There's So Much To Unpack From Trump's First Rally After His Coronavirus Diagnosis

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What's weirder than hearing a classic '70s gay club anthem at a Republican rally in Florida? Maybe, hearing it at a rally during a deadly pandemic? However, President Donald Trump's maskless dance performance to "YMCA" after his coronavirus diagnosis elevated his Oct. 12 rally to surreal levels of weirdness — and there's a lot to unpack.

The rally, held at a hangar in Orlando Sanford International Airport, was the president's first return to the campaign trail after his Oct. 1 COVID-19 diagnosis. But despite the health risks, Trump himself went without a face covering, just seven days after he was released from Walter Reed Hospital to continue receiving treatment at the White House. According to a report from Harvard Health, scientists found that "people with coronavirus who have symptoms will no longer be contagious by 10 days after symptoms resolve." On Oct. 12 (the day of the rally), White House Physician Sean Conley had only just publicly announced that Trump had finally tested negative for the virus. Elite Daily reached out to the White House for comment on the rally and Trump's decision to go maskless, but did not immediately hear back.

Although his voice was hoarse during the event, Trump delivered an impassioned speech to his unwavering conservative base, per The New York Times. "I feel so powerful,” stated the president, who failed to wear a face covering while stepping onto Air Force One at Joint Base Andrews and flying out to Florida. “I’ll kiss everyone in that audience. I’ll kiss the guys and the beautiful women. Just give you a big fat kiss.” Trump doesn't plan on slowing down on the campaign trail anytime soon, either. According to Jason Miller, the Trump campaign's senior strategist, the president's regular schedule would involve "two to three events a day, and that will grow as we get closer to Election Day," Miller told reporters.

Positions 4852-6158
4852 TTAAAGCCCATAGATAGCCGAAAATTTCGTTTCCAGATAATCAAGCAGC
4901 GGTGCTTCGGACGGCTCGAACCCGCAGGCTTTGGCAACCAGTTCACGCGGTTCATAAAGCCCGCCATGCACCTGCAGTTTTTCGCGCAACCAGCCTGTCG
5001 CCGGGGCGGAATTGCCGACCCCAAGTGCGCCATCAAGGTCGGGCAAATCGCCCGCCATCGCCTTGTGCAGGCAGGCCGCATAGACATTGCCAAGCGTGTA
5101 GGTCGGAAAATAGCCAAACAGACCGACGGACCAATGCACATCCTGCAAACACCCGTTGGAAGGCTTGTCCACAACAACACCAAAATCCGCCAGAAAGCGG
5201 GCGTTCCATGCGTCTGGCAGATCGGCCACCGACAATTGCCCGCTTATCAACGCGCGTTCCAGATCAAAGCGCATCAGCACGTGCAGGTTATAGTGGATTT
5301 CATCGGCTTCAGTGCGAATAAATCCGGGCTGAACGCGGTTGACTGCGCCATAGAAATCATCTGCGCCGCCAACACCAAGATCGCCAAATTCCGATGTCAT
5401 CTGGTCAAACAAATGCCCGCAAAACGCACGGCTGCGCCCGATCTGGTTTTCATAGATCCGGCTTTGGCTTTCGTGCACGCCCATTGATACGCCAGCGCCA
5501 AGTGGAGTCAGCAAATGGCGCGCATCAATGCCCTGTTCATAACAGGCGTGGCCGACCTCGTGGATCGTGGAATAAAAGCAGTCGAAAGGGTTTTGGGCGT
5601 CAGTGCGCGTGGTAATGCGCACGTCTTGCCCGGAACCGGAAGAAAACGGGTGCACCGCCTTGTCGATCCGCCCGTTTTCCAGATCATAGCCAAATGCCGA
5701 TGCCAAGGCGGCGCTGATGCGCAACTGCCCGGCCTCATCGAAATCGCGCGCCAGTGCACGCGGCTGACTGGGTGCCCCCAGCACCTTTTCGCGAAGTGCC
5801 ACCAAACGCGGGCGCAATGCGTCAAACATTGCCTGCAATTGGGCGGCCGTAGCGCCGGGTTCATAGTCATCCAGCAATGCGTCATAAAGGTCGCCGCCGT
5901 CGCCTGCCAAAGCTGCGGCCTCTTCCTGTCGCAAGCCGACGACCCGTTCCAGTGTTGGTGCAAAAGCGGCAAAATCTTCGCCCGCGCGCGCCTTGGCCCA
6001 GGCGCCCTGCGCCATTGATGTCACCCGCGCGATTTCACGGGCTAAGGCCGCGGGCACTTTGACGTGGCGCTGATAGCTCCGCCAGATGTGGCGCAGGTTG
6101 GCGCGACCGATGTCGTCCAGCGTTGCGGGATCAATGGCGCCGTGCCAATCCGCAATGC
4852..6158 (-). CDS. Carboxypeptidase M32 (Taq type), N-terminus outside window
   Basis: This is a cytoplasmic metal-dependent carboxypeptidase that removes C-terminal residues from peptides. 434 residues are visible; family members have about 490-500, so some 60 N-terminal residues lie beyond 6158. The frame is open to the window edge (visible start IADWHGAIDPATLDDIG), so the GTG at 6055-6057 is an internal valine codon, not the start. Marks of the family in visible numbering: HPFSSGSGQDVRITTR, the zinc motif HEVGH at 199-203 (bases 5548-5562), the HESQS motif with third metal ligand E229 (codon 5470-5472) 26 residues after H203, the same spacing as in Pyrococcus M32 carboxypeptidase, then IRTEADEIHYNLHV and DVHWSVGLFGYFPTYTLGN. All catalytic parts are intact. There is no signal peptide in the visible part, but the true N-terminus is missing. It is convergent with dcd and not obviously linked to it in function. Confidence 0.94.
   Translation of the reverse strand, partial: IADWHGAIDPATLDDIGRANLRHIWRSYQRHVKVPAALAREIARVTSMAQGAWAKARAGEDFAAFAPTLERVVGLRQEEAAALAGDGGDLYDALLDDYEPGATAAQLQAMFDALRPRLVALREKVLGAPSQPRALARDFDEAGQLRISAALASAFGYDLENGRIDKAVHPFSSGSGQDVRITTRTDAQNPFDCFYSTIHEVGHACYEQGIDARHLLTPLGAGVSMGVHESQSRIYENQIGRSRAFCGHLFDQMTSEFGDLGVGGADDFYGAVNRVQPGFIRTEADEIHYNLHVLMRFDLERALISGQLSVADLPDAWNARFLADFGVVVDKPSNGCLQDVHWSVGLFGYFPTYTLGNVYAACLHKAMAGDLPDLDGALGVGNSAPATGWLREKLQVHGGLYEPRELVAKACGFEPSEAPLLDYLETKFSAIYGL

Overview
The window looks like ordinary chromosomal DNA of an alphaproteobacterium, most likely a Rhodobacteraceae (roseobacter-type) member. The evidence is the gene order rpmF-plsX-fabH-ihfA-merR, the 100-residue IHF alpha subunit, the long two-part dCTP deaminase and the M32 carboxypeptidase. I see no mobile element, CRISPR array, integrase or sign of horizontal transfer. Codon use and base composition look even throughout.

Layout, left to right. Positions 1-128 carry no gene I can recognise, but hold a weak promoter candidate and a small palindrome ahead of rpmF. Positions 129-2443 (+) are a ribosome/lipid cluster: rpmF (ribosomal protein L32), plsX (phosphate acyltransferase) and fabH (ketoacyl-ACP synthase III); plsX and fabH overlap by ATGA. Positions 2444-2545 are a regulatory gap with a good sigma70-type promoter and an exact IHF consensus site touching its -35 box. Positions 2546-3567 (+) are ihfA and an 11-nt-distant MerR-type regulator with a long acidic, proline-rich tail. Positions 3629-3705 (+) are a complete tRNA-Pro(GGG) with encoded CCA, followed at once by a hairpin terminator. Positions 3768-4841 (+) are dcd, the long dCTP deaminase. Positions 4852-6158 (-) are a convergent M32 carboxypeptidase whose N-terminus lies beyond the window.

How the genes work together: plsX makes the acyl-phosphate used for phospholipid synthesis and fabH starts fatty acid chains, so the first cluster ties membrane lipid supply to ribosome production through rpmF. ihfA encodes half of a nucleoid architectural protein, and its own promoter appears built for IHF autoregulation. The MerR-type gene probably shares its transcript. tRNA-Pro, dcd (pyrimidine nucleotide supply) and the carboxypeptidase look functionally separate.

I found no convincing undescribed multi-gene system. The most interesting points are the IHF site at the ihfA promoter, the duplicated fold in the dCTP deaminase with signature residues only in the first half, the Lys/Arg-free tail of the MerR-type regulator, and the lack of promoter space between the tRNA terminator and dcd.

The president has previously been criticized for downplaying of the severity of the virus, thereby impeding the United States' ability to respond to the virus. The rally was already reigniting criticisms that the president was neglecting his chance to set an example and show that he took the virus seriously. Photos at the event showed many attendees also not wearing masks.

Many also criticized Trump for a little too much jubilation in the middle of a pandemic that has killed more than 200,000 Americans. The rally delved into some bizarre territory as the president pulled out a quirky little dance number on stage to the Village People's classic '70s disco club anthem, "YMCA." The song has long been a staple of family-friendly events, but it was a little odd to see Trump, whose administration has enacted many policies undermining LGBTQ+ rights, grooving to a song which full of not-so-subtle references to gay cruising culture in the 1970s.

In the week since release from Walter Reed Hospital, Trump has been adamant about conveying how healthy he is. In an Oct. 11 interview with Fox News, he jokingly claimed he was a "perfect physical specimen," adding that he was just "lucky in that way." He also made some bold claims about immunity to the virus, stating "remember this, when you catch it — you get better, and then you're immune, you know?" According to the University of Maryland Medical System, "there is currently no evidence to suggest that people are immune after recovering from coronavirus."

In total, the government-funded treatment that the president received at Walter Reed Hospital would have cost the average American a staggering six-figure sum, according to public health experts. After receiving the highest quality treatment in the country, Trump tweeted on Oct. 5: "Don't be afraid of Covid. Don't let it dominate your life." As of Oct. 13, the coronavirus has claimed the lives of over 215,000 Americans.

If you think you’re showing symptoms of coronavirus, which include fever, shortness of breath, and cough, call your doctor before going to get tested. If you’re anxious about the virus’s spread in your community, visit the CDC for up-to-date information and resources, or seek out mental health support. You can find all Elite Daily's coverage of coronavirus here.